American companies should explore China and India when seeking a global platform from which to build their businesses.
In a presentation titled "The Changing Face of Global Real Estate: Knowing Where Your Business Needs to Be," Bruce E. Mosler, president and chief executive officer of Cushman & Wakefield Inc., said the immense labor forces and numbers of consumers in those countries are the overriding reasons they are worth the investment for firms seeking to expand in emerging markets.
"What they have in common is great human talent, an improving quality of life that is creating a huge and growing middle class and, as a result, the potential to become the biggest consumer markets in the world," he said.
When looking for space in the global real estate market, Mosler said companies must ask two questions: What is the cost of labor there, and does the market have a consumer base to either "accelerate your speed to market, or represent a new consumer base altogether?"
The population is 1.3 billion in China and more than 1 billion in India. As a result, "they hold the promise of becoming not only the leading producing countries of the 21st century, but among the largest consumer group, as well," Mosler said.
In both countries, he pointed out, there has been an "explosion of millionaires." He cited a recent report by Merrill Lynch and Capgemini that said China had a 12 percent jump year-over-year in the number of millionaires, pushing its total to 236,000. In India, there are 61,000 millionaires. The U.S. has more than 2 million people worth $1 million or more.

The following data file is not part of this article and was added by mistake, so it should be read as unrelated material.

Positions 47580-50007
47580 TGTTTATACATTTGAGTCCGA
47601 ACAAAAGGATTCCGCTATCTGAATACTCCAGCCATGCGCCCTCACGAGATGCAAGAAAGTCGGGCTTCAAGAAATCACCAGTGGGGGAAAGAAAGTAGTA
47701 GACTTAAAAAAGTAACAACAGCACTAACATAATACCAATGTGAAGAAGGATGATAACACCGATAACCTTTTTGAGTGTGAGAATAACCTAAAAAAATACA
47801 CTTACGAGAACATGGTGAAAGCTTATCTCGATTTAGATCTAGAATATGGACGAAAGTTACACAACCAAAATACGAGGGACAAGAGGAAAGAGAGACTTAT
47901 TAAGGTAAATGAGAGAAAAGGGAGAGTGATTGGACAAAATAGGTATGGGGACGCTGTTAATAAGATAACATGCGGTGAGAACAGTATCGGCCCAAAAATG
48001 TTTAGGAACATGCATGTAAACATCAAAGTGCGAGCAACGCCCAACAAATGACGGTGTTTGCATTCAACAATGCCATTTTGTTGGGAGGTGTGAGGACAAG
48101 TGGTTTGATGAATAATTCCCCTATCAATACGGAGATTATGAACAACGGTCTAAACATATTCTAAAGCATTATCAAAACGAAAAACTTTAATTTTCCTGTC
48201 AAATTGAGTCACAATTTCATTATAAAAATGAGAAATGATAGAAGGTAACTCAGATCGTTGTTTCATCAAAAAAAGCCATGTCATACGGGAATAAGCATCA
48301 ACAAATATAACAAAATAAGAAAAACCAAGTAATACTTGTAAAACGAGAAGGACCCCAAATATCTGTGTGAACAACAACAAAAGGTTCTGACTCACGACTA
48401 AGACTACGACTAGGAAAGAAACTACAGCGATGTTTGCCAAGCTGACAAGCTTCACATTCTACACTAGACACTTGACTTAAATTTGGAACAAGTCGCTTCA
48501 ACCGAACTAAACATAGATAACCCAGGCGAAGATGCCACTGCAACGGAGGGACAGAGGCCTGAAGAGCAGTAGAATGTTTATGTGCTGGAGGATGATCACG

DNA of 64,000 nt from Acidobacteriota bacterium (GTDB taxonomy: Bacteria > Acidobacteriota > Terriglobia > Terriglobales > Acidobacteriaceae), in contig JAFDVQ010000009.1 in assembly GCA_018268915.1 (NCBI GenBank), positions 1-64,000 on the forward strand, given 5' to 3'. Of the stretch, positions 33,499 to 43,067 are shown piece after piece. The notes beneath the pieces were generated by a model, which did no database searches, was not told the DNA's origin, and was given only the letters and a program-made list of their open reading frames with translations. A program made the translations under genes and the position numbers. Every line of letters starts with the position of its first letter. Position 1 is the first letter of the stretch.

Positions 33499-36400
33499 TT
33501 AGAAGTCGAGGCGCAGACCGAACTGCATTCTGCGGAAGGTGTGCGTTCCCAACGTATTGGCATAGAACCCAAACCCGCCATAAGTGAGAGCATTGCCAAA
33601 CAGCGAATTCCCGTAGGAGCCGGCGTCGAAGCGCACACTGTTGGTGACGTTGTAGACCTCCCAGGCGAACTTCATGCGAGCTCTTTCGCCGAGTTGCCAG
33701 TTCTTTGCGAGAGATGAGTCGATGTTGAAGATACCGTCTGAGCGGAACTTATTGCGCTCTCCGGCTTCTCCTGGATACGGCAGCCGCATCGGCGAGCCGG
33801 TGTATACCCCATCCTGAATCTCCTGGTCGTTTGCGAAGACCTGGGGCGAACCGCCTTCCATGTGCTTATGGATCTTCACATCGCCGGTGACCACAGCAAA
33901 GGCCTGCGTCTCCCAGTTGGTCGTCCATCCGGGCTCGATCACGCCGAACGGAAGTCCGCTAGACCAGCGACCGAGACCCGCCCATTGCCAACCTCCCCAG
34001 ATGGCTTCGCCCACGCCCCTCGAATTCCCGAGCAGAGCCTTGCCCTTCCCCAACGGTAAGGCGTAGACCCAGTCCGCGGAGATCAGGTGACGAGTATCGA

China and India also represent a growing percentage of the World Gross Domestic Product, Mosler said. In fact, Cushman & Wakefield economists predict that, by 2050, China, India and the U.S. together could represent as much as 70 percent of the total WGDP.
As a result, it's clear that China and India will emerge as "a powerhouse of middle- and upper-class consumer consumption over the next decade," he said.
Executives who are seeking to expand in these, or any overseas markets, must again ask a pair of questions, Mosler said. "First, have I examined all my global opportunities in terms of my business objectives, and second, have I made the right long-term decision, with particular regard to expenses, efficiencies, the depth and breadth of the local labor and, of course, the cost of real estate?"
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